The European Parliament’s environment and health committee voted today (10 July) to back the European Commission’s proposal for new tobacco restrictions, banning slim cigarettes and flavourings including menthol cigarettes and requiring graphic pictorial warnings covering 75% of cigarette packs.
Despite a demonstration in front of the Parliament today by advocates of smokless electronic cigarettes, the committee members voted to back to Commission’s proposal to classify these devices as medicinal products.
The Commission has proposed that e cigarettes containing 4 milligrammes or more of nicotine must be classed as medicinal products. Member states voted last month to make the rules on e cigarettes even tougher, lowering the threshold to 1mg. Despite a demonstration by e cigarette advocates outside the Parliament yesterday ahead of the vote, the committee voted to classify all e cigarettes as pharmaceuticals, regardless of the nicotine content.
The designation will not mean e cigarettes will need a prescription. But it will mean they have to go through a lengthy and costly approval process before marketing. It will result in many smaller and more innovative producers of e cigarettes going out of business, said Fraser Cropper, CEO of e cigarette company Totally Wicked. Medicines regulation creates a default prohibition and requirement for approval, leaving deadly tobacco cigarettes as the only easily marketed source of nicotine.
Policy toward the new technology widely varies across the EU. Some countries such as Denmark have banned them, while in others such as the UK they are freely available for sale with no restrictions.
Health campaigners cheered the committee vote outcome. But they expressed disappointment that an amendment to require plain packaging’ on cigarette packs banning the use of logos or trademarks was rejected. The Commission had been considering this but did not put it in its final proposal.
French tobacconists’ e-cigarettes debate reaches eu level
Tobacconists have claimed exclusivity over the sale of e cigarettes in France, which are currently sold in all shops. The tobacco directive remains silent over the sensitive issue.
In France, a tobacconist lodged a complaint against a dealer of electronic cigarettes for unfair competition because the product can be considered as a derivative of tobacco, the plaintiff claimed.
The case has put the distribution of e cigarettes to the forefront of the political debate. In France, there is a legal vacuum on the matter, even though a law dating back to 1983 states that cigarettes and smoking products “fall under the monopoly distribution of tobacconists , “even if they do not contain tobacco”.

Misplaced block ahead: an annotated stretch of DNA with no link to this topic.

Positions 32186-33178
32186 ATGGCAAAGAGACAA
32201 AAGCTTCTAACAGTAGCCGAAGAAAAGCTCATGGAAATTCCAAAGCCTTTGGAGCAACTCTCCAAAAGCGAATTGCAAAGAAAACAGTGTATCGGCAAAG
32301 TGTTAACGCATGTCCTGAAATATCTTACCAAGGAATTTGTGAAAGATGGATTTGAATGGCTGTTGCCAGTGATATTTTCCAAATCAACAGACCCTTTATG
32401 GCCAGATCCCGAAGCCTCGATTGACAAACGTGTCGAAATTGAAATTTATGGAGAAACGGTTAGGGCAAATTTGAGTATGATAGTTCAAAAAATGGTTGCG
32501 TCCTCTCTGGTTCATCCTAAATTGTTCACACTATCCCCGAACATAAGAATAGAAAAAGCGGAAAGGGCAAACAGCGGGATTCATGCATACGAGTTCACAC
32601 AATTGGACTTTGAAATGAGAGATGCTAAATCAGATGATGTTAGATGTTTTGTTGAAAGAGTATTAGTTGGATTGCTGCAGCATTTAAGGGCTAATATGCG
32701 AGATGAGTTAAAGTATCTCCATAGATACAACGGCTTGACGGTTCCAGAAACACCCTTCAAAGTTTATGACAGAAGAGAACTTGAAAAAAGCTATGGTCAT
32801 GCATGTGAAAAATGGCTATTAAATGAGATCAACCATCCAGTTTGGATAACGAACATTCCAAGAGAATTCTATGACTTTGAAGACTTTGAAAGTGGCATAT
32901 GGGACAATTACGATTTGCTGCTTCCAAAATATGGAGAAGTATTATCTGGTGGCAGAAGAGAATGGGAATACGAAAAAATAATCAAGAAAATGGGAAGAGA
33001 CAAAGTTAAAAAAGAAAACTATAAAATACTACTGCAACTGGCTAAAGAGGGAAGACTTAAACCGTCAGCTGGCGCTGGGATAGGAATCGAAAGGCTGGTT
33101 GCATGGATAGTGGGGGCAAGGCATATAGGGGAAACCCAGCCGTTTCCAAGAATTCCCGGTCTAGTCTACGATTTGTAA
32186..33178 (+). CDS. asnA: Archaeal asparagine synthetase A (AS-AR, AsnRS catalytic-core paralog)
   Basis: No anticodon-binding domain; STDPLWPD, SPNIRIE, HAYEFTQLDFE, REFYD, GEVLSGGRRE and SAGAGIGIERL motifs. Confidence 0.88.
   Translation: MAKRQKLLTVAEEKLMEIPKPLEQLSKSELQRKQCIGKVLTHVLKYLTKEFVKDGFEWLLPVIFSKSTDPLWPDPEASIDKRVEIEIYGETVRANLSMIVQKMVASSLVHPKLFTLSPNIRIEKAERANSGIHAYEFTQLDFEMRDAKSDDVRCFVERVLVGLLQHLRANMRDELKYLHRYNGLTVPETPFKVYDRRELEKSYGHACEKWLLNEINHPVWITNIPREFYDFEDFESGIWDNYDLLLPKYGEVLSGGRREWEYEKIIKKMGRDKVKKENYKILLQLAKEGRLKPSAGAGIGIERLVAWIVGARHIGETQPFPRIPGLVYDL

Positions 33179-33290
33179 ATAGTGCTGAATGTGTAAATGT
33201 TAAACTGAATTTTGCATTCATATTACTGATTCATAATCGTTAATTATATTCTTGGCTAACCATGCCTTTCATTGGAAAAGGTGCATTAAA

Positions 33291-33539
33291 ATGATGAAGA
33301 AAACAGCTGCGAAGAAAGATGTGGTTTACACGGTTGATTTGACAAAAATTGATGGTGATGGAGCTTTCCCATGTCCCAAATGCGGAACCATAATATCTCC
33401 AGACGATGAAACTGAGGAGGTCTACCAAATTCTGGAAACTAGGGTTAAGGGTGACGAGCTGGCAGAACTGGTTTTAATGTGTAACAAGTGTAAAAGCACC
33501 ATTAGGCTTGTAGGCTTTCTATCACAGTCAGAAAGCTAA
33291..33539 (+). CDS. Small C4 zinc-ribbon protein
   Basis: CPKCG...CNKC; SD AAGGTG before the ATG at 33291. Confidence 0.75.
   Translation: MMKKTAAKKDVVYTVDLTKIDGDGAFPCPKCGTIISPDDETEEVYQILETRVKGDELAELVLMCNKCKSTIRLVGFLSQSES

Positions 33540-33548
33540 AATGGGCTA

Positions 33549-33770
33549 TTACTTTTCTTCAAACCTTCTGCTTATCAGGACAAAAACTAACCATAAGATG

Another legal controversy surrounds advertising, which is prohibited in France since the introduction of the Evin law. The French Health Minister, Marisol Touraine, promised several times that advertising for e cigarettes would be prohibited but has not tabled any legislation so far.
In 2013, the e cigarette business is expected to amount to 200 million, according to official figures.
“70% of our network already offers electronic cigarettes for sale,” says Jean Luc Renaud, secretary general of the Confederation of tobacconists, which has some 27,000 members in France.
The sums at stake are not negligible. Tobacco products are taxed at about 80% of their selling price. But e cigarettes are considered like any consumer product and are therefore subject to VAT alone, which amounts to 19.6% in France.
For Jean Luc Renaud, of the Confederation of tobacconists, e cigarettes fall under the tobacco sale monopoly law and should therefore be sold exclusively by tobacconists. “We want that the sale of the electronic cigarette is done exclusively within the framework of the network of tobacconists,” he said.
A European directive in negotiation
At EU level, other countries have monopolies on tobacco sales, such as Denmark or Sweden, but existing EU laws have remained silent on e cigarettes until now.
This could change soon. The European Parliament voted for a new draft tobacco directive earlier in October, which provides a clearer framework for e cigarettes but does not address retail issues.
The Parliament’s green light now opens the way for negotiations with the representatives of the 28 EU member states, with MEPs hoping to clinch a deal before the European elections in May 2014.
Once the directive is enacted, member states will then have 18 months to transpose it into national law.